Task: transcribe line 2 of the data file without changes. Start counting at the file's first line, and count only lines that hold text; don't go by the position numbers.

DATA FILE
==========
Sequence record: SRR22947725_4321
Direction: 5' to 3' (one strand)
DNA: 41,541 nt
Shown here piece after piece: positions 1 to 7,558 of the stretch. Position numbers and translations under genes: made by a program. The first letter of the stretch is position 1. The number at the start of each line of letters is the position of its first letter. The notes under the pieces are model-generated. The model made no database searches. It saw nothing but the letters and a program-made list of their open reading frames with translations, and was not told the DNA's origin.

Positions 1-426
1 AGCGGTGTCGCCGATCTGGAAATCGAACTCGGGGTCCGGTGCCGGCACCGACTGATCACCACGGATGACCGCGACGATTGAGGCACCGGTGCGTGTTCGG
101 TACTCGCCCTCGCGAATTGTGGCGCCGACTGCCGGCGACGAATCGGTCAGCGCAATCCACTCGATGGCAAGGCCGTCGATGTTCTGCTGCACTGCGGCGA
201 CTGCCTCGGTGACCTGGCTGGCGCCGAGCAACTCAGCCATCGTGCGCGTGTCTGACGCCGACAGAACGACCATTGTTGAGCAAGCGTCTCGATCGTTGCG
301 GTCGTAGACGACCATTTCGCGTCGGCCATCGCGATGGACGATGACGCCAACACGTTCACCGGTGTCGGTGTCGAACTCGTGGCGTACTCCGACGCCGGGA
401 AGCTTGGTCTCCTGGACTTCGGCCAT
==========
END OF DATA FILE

Direction: 5' to 3' (one strand)